03 June 2019
First published in the 1970s, Memoirs of an Ex-Prom Queen was called ‘shocking’ and even ‘traumatic’ for its frank and darkly funny approach to themes such as abortion, domestic abuse, job inequality, body image and sexual abuse. It’s sold over a million copies and is still as fresh and relevant today as it ever was.
Sasha Davis has everything a girl in 1950s suburbia could want: beauty, intelligence and a Prom Queen crown. But when she drops out of college to marry, Sasha realises her life has become a fearful countdown to her thirtieth birthday – the year when her beauty will have faded. As Sasha rebels against her fate, she experiences an intellectual and sexual awakening that might be her only chance of outrunning the aging process.
Read an extract below.
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They say it’s worse to be ugly. I think it must only be different. If you’re pretty, you are subject to one set of assaults; if you’re plain you are subject to another. Pretty, you may have more men to choose from, but you have more anxiety too, knowing your looks, which really have nothing to do with you, will disappear. Pretty girls have few friends. Kicked out of mankind in elementary school, and then kicked out of womankind in junior high, pretty girls have a lower birth rate and a higher mortality. It is the beauties like Marilyn Monroe who swallow twenty-five Nembutals on a Saturday night and kill themselves in their thirties.
Pretty or plain, by the time you survive puberty, your job in life is pretty much cut out for you. In either case, you must somehow wheedle back into that humanity from which you have been systematically excluded since you learned to walk. Among the ruling fraternity whose members can often barely hide their contempt for you, you must find one sponsor willing to brave ridicule for love of you. You must make him desire you more than manliness. For boys are taught that it is weak to need a woman, as girls are taught it is their strength to win a man.
When on the brink of puberty I emerged from behind my braces with a radiant smile, long black eyelashes, and a pink glowing skin, my troubles were only beginning. I suppose I should have expected a hitch: in the fairy tales too there was usually a steep price to pay for a wish fulfilled. The Blue Fairy had blessed my face all right, but suddenly there was my body. I loathed it. It frightened me, it was so unpredictable. It was nothing if not trouble. People were always ready to make fun of it. They made fun of it for not having breasts, and then they made fun of it for having them. It had once supported me in the trees and on the exercise bars, but I could no longer trust it. I hated walking on the street inside it. On the slightest provocation I blushed crimson, and then they made fun of it for that. My very blood betrayed me. What had my body to do with the me inside?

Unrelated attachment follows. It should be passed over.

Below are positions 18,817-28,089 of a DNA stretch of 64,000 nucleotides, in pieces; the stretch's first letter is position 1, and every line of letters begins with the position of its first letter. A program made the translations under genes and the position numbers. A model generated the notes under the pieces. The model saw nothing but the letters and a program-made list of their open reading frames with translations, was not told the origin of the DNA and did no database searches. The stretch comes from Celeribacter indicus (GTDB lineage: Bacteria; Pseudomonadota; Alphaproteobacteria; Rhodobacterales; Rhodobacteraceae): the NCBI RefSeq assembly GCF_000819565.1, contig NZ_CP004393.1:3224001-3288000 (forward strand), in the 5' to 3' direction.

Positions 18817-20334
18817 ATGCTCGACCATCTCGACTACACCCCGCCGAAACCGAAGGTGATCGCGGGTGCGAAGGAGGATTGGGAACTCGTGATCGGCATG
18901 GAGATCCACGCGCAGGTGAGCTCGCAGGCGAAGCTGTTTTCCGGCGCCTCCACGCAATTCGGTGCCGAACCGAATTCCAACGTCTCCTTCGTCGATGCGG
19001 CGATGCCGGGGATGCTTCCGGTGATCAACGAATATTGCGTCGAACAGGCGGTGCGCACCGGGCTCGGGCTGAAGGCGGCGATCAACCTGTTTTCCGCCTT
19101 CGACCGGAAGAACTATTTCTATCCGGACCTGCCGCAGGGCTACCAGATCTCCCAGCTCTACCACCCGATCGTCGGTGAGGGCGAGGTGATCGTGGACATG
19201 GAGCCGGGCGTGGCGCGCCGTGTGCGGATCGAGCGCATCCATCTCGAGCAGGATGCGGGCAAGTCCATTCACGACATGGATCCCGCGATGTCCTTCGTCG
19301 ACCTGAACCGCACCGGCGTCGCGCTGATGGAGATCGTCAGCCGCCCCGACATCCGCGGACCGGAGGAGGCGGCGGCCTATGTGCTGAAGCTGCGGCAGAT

One day I got out of the bath bleeding down there, and from the nervous way my mother said it was “natural” after I screamed for her from the bathroom, I knew for sure I was a freak.
“Stay calm. I’m going to explain the whole thing to you,” she said. “It’s really nothing to get upset about, dear.” She smiled and patted my cheek as blood trickled down my rippleless thigh to my unshaven calf.
I was way past being upset. I was so horrified by my sudden wound that I was detached, as though I were watching a mildly interesting home movie of myself. My leg had known blood before—there were scabs and scrapes along the shinbone and around the ankles, and cinders permanently imbedded under the skin of both knees—but never blood before from there. That it didn’t burn or sting like other wounds only made it more sinister. I was sure my curious finger had injured something. I was probably ruined. It was likely too late even to confess.
“Sit down on the toilet and wait a minute while I go get something. And don’t worry, darling.” She sounded almost pleased as, leaving the room and closing the door behind her, she chuckled to herself, “Well, well, well.”
I examined the water still in the tub, lapping gently at the dirty ring. A faint trail of blood led from the tub to the sink where I, a good girl, had stood avoiding the bathmat. Was there blood in the bath water too? Oh, no! There was blood on my fingers and now blood smeared on the towel which other days polished to gleaming my sunburnt skin, cleansed in the chlorine of the public pool. What was taking her so long? Everything I touched was getting soiled.
Seated on the toilet, I looked down at myself. It was hard to see, not like my brother’s. The mysteries were inside—to keep us, I guessed, from seeing them. To use a mirror, even in this crisis, would have been suspect (suppose she walked in and saw me?), though indeed it might have helped, as my father had taught me it helped to watch the dentist in a mirror drilling out tooth decay. I had always hidden it so carefully, a mirror now would be doubly suspect. I could hear my father urging over the hum of the drill: watch and relax, reeeelax, let go, and the pain had somehow slipped away. But my father couldn’t advise me now. Anyway, if I relaxed now, wouldn’t the blood come streaming out? I tightened up.
The blood wasn’t flowing, exactly. Every so often, when I thought it had stopped and formed a scab, more would ooze out without registering as sensation at all. Like cells seen through a microscope, the blood moved slowly, surreptitiously. It wasn’t the familiar color, either—it was ominously deeper.
At last mother came back, carrying equipment. She locked the door behind her and shored me up with a smile. “Now,” she began. “This is called a sanitary belt.” She held it up. “It holds the sanitary napkin.” Like a stewardess demonstrating the oxygen mask, she held them up, the long bandage dangling by its tail from her index finger and thumb. Sterile.
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